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Wednesday, 24 February 2016 18:06

New MD Legislation Will Honor Crash Victim and Work to Speed up Repair and Recalls

New car safety legislation before the Maryland legislature would improve public access to key safety and warranty information as it fights unfair practices by big carmakers.

The legislation known as "Amber's Law" offers a package of reforms that promise to save lives by speeding up repairs and recalls, especially in the face of record-breaking car recalls and a series of high-profile auto safety scandals, including deadly GM ignition switch failures and long-delayed recalls of Takata airbags that have killed at least 10 drivers.

The bill (HB 982/SB 666) is sponsored by Del. David Fraser Hidalgo in the House of Delegates and by Sen. Susan Lee in the MD Senate. The House Environment and Transportation Committee will hear the bill on March 3. The Senate Judicial Proceedings Committee will consider it on March 10.

"Our bill is about safety and transparency for all Maryland drivers," Senator Lee notes. "It's a scandal that consumers today aren't getting the full information they need. This bill changes that equation to protect Maryland families."

The legislation enables dealers to share warranty policy updates, service bulletins and other key safety information with all customers. Under current practices, auto manufacturers share such information with dealers but often prohibit dealers from disclosing it to drivers unless they specifically ask about a related problem.

"That secrecy deprives drivers of information they need to know – information that can save lives and help consumers keep their cars safe on the road," Consumer Auto executive director Franz Schneiderman argues. "Our bill makes clear that dealers can share that information with their customers. The sunshine that puts on dangerous defects will speed up repairs and recalls for all drivers."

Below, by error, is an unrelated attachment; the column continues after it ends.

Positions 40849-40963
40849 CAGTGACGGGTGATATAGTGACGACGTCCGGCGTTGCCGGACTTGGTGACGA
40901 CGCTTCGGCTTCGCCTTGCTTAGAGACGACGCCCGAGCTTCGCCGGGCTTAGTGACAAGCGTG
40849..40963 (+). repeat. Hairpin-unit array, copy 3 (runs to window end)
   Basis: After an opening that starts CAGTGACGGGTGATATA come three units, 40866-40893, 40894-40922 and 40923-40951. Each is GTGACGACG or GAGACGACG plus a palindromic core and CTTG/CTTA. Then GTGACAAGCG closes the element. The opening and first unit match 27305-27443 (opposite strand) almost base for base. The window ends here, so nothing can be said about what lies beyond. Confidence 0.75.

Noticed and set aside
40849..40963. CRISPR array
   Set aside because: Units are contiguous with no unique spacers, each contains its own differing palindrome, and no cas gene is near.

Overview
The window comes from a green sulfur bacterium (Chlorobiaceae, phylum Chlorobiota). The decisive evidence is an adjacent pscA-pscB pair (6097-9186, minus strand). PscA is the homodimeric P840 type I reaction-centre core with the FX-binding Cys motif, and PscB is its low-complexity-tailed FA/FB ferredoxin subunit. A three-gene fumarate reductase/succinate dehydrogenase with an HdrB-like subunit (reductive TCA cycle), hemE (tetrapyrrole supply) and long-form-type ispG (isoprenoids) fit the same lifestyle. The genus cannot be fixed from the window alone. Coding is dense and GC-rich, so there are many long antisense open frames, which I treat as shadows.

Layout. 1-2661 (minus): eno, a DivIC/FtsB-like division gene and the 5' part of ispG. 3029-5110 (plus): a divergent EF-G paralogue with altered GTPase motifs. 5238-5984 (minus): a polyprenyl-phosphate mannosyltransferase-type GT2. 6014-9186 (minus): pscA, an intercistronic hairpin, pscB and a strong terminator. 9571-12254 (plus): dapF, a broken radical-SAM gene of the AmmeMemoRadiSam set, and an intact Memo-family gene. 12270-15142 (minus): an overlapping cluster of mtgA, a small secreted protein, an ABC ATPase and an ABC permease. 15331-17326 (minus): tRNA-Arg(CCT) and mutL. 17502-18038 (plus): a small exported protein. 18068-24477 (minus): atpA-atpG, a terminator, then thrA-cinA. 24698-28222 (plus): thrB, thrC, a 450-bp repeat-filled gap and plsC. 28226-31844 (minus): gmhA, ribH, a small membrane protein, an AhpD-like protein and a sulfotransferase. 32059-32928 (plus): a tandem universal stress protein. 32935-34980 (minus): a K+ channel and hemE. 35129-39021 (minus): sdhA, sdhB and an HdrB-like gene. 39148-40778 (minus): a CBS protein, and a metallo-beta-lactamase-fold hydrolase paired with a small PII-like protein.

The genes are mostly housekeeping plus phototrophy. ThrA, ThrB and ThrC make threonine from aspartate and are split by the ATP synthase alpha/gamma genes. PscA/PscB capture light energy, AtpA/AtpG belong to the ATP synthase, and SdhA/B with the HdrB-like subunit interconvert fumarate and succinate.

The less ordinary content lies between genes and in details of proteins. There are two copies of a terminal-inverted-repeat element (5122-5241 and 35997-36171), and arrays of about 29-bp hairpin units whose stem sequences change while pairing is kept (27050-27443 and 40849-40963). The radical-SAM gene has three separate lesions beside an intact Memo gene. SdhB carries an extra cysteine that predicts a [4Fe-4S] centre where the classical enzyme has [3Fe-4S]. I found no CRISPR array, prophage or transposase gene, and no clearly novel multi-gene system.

The bill honors Amber Marie Rose, a 16-year old Charles County girl who died on July 29, 2005 as a result of an ignition switch failure in her new Chevy Cobalt. Amber was among the first of at least 124 people to die because of failures in that 99-cent part.

General Motors knew about the defect for at least a decade before finally beginning to recall more than 2 million dangerous cars for repair in February 2014.

Amber's birth-mother, Laura Christian, has worked for years to hold GM accountable for its long delay and to win justice for Amber and for the family members of other victims of the GM scandal.

"If we had known what GM knew about the ignition switch defect in 2005, we never would have bought that car – and Amber would be with us today," Christian notes. "The bill honors Amber by getting information that can save lives to all Maryland drivers and allowing dealers to stand up for their customers."

More than 100,000 people have signed a petition on asking the MD legislature to change the rules to get critical safety information to drivers like Amber. You can see the petition here:

Key provisions of the bill include:

  • Preventing carmakers from punishing dealers for sharing safety information, repairing cars under warranty, or exercising other rights
  • Easing the audit pressures that make it difficult for dealers to repair cars under warranty
  • Allowing dealers to publish more complete safety, price and product information on their websites so consumers have easy access to that information online.
  • Letting dealers buy more supplies from lower-cost Maryland suppliers – a "Buy Maryland" rule that will save dealers and consumers money and support other MD businesses.
  • Increasing the maximum fines for carmakers that violate MD consumer protection laws
  • Making sure dealers can use a trial by a jury of consumers to fight abuses by carmakers.

This package of reforms "works together to get consumers crucial safety information and to enable dealers to serve as the first line of defense for their customers," House bill sponsor Delegate Fraser-Hidalgo argued.

"Passing the bill will improve safety, help consumers make better-informed car buying and car repair choices, and cut costs for Maryland drivers," the delegate concluded.

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